Subject: I have found a CD that I think you would enjoy
|Giacomo Puccini, Alberto Erede, Fernando Corena|
Puccini: La Bohème (Tebaldi, Prandelli, Erede)
Listen to Samples
Similarly Requested CDs
Goodwin Deacon | Seattle, WA USA | 10/16/2000
(5 out of 5 stars)
"I have always found this Boheme to be one of the most moving sets on record. The young Tebaldi was a perfect Mimi, rich in voice but able to deliver youth, fragilty, and intimacy as well. I also am completely won over by Prandelli's gentle Rodolfo. Unlike other, more "stellar" tenors, Prandelli actually sings and banters like the sweet Parisian poet he portrays. He makes other tenors, Bjoerling and Gigli aside, sound like boors. Gueden is a little tart, but then so is Musetta. Erede was never a profound conductor, but his artless quality goes to the core of Boheme. The sound is monophonic, but very very clean. I have many Bohemes and have affection for all of them. But this Boheme is special. Considering the ridiculously small sum this Decca Double set goes for, why deny yourself any longer?"
No man ever cried like Giacinto Prandelli
Impostazione | New York City Area | 08/22/2005
(5 out of 5 stars)
"Buy this recording for Prandelli and perhaps for one of my favorite Hilde Gueden. Tebaldi is wonderful too, but I prefer her later recording of Boheme, which captures her in more passionate and warm voice. Gueden is one of the best singers of Musetta, not only is the voice lovely of timbre and texture, but the charm of her delivery is captivating. Her top is full sheen! Brava!
But Prandelli is the star to me. I have come to know his artistry from the Fedora with Caniglia, which is utterly ravishing, an Adrianna with the text centered and dramatic Carla Gavazzi, and now this Boheme. I have never cared for the emotionalism of a tenor. It all sounds the same and somehow "tenorized", and for some reason the depth is usually lacking with tenor emotions. There are, however, some exceptions... especially among the dramatic tenors, McCracken comes to mind first. But with Prandelli one is treated to good old fashioned tears, the kind that pass the heart and enters the soul. He can turn that light, fantastical, thread of a voice into a virile expression of a man's most profound inward state. Listen to the venom in "Mimi e una civetta", then the reflection in "Mimi e tanta malata" What a match for La Callas he would have been. Such a talent is common among sopranos and mezzos, but ever so rare among tenors. Prandelli is my new favorite and treasure to those who thought that Rodolfo, Alfredo, and the like were cookie cutter creatures (granted Alfredo is a hard job), but Prandelli is tenor with no equals in my opinion, humble as it may be.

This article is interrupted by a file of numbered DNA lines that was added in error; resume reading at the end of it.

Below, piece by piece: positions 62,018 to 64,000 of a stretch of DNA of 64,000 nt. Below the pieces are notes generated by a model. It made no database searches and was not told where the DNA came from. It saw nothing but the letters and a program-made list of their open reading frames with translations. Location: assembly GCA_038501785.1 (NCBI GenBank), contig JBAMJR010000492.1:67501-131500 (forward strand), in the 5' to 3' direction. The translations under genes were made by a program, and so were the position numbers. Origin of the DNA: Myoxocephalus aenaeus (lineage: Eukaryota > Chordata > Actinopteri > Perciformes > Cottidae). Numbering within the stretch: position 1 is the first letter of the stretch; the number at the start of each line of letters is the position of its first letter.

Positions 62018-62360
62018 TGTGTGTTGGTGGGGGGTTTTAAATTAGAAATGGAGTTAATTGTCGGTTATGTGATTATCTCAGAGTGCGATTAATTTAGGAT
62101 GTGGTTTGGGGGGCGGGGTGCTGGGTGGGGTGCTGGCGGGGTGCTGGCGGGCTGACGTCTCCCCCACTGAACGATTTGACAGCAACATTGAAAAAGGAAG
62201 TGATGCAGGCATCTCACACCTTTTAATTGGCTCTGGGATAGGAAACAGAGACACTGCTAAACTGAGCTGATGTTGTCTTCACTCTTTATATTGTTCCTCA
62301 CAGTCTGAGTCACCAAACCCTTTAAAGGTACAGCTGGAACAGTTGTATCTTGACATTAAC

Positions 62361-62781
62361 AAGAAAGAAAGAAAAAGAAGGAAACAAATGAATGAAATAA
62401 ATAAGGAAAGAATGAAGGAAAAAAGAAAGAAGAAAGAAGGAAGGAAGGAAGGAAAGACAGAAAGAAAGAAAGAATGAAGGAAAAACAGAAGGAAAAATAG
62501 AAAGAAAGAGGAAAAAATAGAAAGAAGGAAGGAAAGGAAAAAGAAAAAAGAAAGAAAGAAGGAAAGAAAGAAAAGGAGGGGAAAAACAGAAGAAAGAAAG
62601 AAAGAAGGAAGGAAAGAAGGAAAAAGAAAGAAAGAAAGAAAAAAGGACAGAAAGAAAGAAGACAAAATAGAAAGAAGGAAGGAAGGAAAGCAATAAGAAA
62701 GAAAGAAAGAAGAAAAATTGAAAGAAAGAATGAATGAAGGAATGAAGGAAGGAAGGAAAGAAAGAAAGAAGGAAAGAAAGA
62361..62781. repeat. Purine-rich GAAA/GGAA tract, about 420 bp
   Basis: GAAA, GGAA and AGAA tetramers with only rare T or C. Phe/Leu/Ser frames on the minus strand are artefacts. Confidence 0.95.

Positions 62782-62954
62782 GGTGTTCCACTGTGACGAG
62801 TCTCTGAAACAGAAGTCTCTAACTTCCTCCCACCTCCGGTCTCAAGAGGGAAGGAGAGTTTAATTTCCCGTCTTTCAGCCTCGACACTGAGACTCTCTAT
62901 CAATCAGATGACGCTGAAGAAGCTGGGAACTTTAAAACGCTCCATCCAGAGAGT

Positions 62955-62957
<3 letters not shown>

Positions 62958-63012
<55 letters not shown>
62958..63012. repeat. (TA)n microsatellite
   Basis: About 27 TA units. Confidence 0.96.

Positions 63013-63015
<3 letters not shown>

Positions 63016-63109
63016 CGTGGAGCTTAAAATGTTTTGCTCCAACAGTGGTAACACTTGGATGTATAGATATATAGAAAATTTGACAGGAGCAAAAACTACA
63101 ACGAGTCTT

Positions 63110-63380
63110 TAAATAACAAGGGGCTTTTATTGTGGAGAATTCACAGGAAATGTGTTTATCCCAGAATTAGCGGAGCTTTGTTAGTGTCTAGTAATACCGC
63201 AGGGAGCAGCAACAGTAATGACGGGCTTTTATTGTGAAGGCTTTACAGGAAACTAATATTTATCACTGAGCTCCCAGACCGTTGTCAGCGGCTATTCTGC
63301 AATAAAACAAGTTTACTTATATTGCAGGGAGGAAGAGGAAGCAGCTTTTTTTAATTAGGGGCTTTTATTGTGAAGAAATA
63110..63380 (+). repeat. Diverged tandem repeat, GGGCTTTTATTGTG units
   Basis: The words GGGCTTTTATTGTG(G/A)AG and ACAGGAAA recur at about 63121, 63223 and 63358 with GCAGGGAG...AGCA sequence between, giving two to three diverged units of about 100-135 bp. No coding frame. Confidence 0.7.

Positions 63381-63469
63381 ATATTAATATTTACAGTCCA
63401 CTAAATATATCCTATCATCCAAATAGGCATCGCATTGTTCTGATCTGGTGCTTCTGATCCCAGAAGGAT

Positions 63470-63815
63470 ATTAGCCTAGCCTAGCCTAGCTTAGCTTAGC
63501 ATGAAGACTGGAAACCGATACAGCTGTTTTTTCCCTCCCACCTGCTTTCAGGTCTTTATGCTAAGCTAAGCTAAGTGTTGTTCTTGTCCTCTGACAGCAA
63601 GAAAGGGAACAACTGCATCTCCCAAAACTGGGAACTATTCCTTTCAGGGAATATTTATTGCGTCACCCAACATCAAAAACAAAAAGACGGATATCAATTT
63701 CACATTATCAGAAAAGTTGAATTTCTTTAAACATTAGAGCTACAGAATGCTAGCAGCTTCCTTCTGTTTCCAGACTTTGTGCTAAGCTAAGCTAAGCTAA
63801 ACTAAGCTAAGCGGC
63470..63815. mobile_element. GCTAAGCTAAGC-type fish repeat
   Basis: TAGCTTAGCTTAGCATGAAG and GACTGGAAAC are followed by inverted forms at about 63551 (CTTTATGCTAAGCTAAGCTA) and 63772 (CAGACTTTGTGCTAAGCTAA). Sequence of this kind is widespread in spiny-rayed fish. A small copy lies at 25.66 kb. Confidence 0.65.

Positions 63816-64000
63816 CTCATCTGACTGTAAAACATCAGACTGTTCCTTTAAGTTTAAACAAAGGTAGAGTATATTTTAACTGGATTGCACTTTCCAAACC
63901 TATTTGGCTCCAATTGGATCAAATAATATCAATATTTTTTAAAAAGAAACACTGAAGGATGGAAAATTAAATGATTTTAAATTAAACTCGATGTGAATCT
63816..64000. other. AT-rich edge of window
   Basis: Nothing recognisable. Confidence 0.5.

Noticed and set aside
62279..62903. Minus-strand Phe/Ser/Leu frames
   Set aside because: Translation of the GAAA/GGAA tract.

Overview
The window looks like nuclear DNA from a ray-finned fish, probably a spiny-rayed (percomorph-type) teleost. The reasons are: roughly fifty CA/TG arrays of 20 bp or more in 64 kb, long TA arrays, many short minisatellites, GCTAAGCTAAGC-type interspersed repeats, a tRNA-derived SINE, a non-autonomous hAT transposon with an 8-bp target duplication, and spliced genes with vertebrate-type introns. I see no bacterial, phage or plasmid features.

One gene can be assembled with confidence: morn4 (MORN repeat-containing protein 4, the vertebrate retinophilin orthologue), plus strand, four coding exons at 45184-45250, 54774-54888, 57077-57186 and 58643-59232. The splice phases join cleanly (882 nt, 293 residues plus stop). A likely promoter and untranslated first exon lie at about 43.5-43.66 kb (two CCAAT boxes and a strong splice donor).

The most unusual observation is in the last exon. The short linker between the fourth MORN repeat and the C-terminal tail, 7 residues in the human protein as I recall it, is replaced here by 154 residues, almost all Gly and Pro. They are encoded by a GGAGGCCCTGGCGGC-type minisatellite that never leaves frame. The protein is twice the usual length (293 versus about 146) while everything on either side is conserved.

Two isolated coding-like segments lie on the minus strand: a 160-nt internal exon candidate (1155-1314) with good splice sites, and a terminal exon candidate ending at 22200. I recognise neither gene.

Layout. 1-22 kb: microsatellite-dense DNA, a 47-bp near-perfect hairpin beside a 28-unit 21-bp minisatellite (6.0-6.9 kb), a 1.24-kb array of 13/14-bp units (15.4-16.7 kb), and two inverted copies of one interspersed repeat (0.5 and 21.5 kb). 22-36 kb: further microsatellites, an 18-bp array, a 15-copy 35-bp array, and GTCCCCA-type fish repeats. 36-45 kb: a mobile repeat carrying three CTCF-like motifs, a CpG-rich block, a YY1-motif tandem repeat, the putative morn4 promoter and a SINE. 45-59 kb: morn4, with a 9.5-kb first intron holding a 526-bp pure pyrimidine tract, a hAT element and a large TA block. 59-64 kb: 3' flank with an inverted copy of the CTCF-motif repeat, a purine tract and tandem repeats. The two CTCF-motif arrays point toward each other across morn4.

Erede is not my favorite, but he keeps Tebaldi well within the tempi, which she, with that luxurious voice of hers occasionally extends. An experience to treasure!!!!"
One of the Great La Bohemes!
Armindo | Greece | 12/16/2000
(5 out of 5 stars)
"This is Renata Tebaldi's alternative, first recording of the role of Mimi. There is no doubt that she is the best Mimi you'll find so I will not say how moving her performance is etc but I'll just compare this edition with her later, the one with Carlo Bergonzi as Rodolfo.This recording is in Mono sound. Even though the quality is very good it still is mono and this diminishes it's actual value. The orchestra is conducted by A. Erede, also the conductor of Tebaldi's first Butterfly. I don't know much about conducting but T. Serafin's result touches me more. As I said before Tebaldi is alternatively wonderful here so she gives us a more powerful voice for Mimi. Her later, gentler performance, however, suits the role of Mimi more, and I'd say ideally. Prandelli is not a star Rodolfo (like Bergonzi) but sings wonderfully allthough I prefer the uniquely warm voice of Carlo Bergonzi. Last but not least the Musetta and Marcello excel in comic act so the result is overally ravishing. Especially the Musetta Gueden has given us is vocally more suitable than D'Angelo's (on the 1959 decca set)Concluding this is a fine edition, among the best of La Boheme but if I really had to choose between the two recordings of Renata Tebaldi, I'd choose the 1959 version. I fortunately don't, so I own them both!"